The Climate in Cancun
Needless to say, there’s a much warmer atmosphere at this year’s climate conference in Cancun than last year’s conference in Copenhagen. By all accounts, the Mexicans have done a great job both in preparing the diplomatic groundwork for this year’s meeting and in running the conference during its first week. They certainly have learned the lessons of the last war. In Copenhagen, the Danes tried to bypass the formal negotiating process – which has been stalled for years – by developing a political agreement in smaller meetings among the key players. Their approach was widely criticized as undemocratic and illegitimate – a charge that was, in my view, largely unfounded, but which was pushed particularly strongly by a group of obstructionist countries that have decided to use the climate negotiations as a forum for settling other political scores. (See my post last year from Copenhagen on the “illegitimacy of legitimacy.”)
This year, the Mexicans have bent over backwards to create an open process, assiduously consulting countries in order to create an atmosphere in which everyone would feel included. At a “stocktaking” meeting on Saturday, the Mexican foreign minister, who is presiding over the conference, repeatedly emphasized that there is no “secret text” and that at the ministerial dinner she would be hosting that night, there would be “no negotiations.”
Of course, that leaves the question, if an outcome won’t be negotiated by a smaller group of ministers, how will it be negotiated? The Mexican’s approach is to do so through “consultations,” leading to an informal text that is the subject of further consultation, leading to a further iteration of the text, and so forth, until a text acceptable to all parties is reached. Whether this “negotiating” style will prove successful remains to be seen. At Saturday’s stock-taking, some of the familiar suspects that helped to derail Copenhagen were already beginning to voice criticisms, saying that the text should be negotiated by states rather than produced by facilitators. Of course, that is a prescription for failure, unless the negotiations among states can be held among a smaller group, which has already been ruled out as undemocratic. But failure may be exactly what the critics want.
A key question at the Cancun conference is how much the outcome here will reflect the Copenhagen Accord, which was agreed only a year ago by the leaders of all of the world’s major economies. From my admittedly US-centric perspective, it appears that at least some developing countries are attempting to view what they got out of the Copenhagen Accord ($30 billion in fast start financing and $100 billion per year by 2020) as the point of departure for more demanding proposals on finance, while walking back from what agreed to in Copenhagen (agreement to implement the national actions they list internationally and a process of international consultation and analysis). To the extent this is true, the developed country concessions in Copenhagen have become, in effect, the floor – and the developing country concessions the ceiling – of a Cancun outcome.
The Cancun negotiations are continuing in two tracks, one to develop an “agreed outcome” under the Framework Convention and the other to develop a second commitment period under the Kyoto Protocol. In the Convention track, the negotiating text contains the usual platitudes on adaptation and technology transfer. (These are of course hugely important issues, but it is difficult to see how they depend on the verbiage under negotiation here.) The three biggest issues are:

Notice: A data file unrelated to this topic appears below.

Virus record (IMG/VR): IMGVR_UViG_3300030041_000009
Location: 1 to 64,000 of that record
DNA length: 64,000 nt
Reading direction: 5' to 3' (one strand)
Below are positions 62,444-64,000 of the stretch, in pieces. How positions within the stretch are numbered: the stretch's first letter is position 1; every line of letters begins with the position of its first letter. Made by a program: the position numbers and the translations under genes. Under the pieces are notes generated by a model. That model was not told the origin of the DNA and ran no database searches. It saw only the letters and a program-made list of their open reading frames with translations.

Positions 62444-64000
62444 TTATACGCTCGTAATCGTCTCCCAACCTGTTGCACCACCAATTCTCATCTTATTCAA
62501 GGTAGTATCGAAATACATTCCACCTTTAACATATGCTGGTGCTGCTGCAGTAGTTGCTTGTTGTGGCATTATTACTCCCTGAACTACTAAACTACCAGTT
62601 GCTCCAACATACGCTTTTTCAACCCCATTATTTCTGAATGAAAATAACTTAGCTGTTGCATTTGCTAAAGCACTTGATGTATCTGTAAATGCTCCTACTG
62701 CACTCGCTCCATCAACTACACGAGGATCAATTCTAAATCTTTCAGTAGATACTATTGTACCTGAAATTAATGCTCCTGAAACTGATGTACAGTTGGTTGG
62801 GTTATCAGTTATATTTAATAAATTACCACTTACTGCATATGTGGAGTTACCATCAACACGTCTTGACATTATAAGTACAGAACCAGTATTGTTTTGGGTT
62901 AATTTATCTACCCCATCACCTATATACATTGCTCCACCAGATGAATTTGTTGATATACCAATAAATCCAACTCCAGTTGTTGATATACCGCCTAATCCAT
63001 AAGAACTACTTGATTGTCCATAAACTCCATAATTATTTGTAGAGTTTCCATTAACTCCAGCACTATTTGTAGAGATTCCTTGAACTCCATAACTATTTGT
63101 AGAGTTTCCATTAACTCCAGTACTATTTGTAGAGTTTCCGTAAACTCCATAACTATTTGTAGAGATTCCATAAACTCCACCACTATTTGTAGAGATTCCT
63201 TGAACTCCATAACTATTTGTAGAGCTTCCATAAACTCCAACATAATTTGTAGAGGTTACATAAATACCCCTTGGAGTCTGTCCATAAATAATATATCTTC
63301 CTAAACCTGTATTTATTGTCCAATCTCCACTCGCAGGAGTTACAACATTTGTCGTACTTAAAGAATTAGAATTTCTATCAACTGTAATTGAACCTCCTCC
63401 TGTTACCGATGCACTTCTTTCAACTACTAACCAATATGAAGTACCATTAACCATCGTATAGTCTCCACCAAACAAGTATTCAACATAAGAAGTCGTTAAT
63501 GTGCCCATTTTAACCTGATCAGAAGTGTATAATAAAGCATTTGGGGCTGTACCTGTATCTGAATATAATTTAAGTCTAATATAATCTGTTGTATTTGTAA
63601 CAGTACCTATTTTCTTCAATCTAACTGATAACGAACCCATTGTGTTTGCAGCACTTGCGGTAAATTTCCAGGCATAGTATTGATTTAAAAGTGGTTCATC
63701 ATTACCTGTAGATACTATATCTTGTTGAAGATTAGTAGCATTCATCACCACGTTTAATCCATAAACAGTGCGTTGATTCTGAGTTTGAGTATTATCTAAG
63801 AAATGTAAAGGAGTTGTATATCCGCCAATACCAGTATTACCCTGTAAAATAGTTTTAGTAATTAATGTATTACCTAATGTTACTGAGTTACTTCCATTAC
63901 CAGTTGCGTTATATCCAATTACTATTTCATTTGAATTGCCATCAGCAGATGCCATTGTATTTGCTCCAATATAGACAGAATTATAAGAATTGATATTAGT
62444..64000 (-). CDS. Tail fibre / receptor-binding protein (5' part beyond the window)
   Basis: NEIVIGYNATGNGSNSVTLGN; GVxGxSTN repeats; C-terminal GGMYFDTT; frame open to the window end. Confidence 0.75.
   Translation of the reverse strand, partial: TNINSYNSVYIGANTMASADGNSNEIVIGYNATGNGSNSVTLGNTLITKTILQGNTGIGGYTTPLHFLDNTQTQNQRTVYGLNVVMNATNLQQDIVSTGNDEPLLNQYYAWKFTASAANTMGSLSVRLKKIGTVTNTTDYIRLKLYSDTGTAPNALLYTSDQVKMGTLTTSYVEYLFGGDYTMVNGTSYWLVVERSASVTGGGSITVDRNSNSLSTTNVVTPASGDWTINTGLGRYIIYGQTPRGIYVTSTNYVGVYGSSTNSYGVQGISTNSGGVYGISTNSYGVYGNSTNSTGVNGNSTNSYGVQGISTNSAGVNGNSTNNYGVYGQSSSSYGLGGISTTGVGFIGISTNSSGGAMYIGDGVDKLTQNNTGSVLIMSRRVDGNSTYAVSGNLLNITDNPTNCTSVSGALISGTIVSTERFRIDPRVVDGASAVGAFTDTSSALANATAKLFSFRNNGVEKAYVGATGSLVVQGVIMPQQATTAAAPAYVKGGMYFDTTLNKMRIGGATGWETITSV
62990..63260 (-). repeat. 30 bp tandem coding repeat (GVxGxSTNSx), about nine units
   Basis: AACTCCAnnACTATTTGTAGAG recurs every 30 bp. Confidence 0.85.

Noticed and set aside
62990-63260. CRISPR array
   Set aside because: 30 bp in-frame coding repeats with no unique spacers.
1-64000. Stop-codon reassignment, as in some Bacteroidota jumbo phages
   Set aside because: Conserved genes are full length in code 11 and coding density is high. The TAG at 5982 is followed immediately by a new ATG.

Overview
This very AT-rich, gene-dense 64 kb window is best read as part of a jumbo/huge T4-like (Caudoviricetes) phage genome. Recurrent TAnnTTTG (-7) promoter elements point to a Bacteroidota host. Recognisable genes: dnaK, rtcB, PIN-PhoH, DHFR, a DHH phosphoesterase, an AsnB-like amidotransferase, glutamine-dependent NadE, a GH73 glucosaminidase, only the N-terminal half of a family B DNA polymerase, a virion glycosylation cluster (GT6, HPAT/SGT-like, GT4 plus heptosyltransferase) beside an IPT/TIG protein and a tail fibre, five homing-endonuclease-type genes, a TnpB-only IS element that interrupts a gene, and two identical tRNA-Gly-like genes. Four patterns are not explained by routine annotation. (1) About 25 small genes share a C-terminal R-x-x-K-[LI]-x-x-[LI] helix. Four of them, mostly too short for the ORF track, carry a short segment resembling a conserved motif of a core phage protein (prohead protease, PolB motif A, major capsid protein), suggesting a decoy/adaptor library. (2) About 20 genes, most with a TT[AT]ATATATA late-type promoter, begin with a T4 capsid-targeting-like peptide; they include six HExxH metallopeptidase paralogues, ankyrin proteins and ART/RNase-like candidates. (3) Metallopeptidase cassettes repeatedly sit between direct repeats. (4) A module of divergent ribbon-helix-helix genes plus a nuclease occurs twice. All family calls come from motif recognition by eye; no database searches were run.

(1) How the national actions that have been pledged under the Copenhagen Accord will be reflected or “anchored” under the Convention? For example, will they be listed in an appendix to a conference decision, or simply listed in an “inf” (information) document?
(2) What procedure will be established for “international consultation and analysis” (ICA) on national actions and commitments?
(3) What financial architecture will be established for delivery of the $30 billion fast start financing and the roughly $100 billion longer-term financing. (This is a potentially huge issue, since the new Green Climate Fund could dwarf the World Bank in scale, but only if a sound structure is adopted that makes donor countries sufficiently confident that their money will be well spent to lead them to contribute.)
Even if these issues could be resolved, the question about what to do with the Kyoto Protocol could still be a deal-killer. Developing countries have said they are unwilling to accept anything in Cancun under the Framework Convention track unless developed countries accept a second commitment period under the Kyoto Protocol. The Kyoto Protocol’s structure is a bonanza for developing countries, since it exempts them from any emission reduction commitments. So, not surprisingly, they are adamant that it must be preserved. For the same reasons, some developed countries – most notably, Japan – are equally adamant that the Kyoto Protocol approach should be scrapped and replaced by a single agreement that encompasses both developed and developing country mitigation actions. The Copenhagen Accord sidestepped the issue of what to do with Kyoto, but it has now reemerged in full force. Japan made an unusually strong statement the opening day of the conference that it would not accept a second commitment period of the KP, and developing countries have responded equally forcefully. Whether the skills of the Mexican facilitators can overcome this deadlock remains to be seen.
Meanwhile, the overcast skies earlier this week have given way to glorious sunshine — hopefully a positive omen for the second week of negotiations.